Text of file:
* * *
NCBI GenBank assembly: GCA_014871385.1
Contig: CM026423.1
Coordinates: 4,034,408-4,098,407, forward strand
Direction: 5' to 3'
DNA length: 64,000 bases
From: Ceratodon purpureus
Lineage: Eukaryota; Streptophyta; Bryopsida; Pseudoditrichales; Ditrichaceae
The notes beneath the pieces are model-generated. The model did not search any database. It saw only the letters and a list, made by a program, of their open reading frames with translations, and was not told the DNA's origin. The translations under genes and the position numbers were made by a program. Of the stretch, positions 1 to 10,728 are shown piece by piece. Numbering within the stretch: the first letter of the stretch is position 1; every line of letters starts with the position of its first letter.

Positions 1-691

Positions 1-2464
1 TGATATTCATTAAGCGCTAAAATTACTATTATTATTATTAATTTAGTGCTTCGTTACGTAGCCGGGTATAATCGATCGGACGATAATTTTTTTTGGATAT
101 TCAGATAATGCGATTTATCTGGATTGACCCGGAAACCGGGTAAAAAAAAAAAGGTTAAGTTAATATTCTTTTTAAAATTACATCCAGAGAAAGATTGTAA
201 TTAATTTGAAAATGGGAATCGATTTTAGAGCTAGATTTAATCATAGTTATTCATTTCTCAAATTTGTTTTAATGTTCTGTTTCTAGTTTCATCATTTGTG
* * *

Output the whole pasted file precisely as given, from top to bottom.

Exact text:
NCBI GenBank assembly: GCA_014871385.1
Contig: CM026423.1
Coordinates: 4,034,408-4,098,407, forward strand
Direction: 5' to 3'
DNA length: 64,000 bases
From: Ceratodon purpureus
Lineage: Eukaryota; Streptophyta; Bryopsida; Pseudoditrichales; Ditrichaceae
The notes beneath the pieces are model-generated. The model did not search any database. It saw only the letters and a list, made by a program, of their open reading frames with translations, and was not told the DNA's origin. The translations under genes and the position numbers were made by a program. Of the stretch, positions 1 to 10,728 are shown piece by piece. Numbering within the stretch: the first letter of the stretch is position 1; every line of letters starts with the position of its first letter.

Positions 1-691

Positions 1-2464
1 TGATATTCATTAAGCGCTAAAATTACTATTATTATTATTAATTTAGTGCTTCGTTACGTAGCCGGGTATAATCGATCGGACGATAATTTTTTTTGGATAT
101 TCAGATAATGCGATTTATCTGGATTGACCCGGAAACCGGGTAAAAAAAAAAAGGTTAAGTTAATATTCTTTTTAAAATTACATCCAGAGAAAGATTGTAA
201 TTAATTTGAAAATGGGAATCGATTTTAGAGCTAGATTTAATCATAGTTATTCATTTCTCAAATTTGTTTTAATGTTCTGTTTCTAGTTTCATCATTTGTG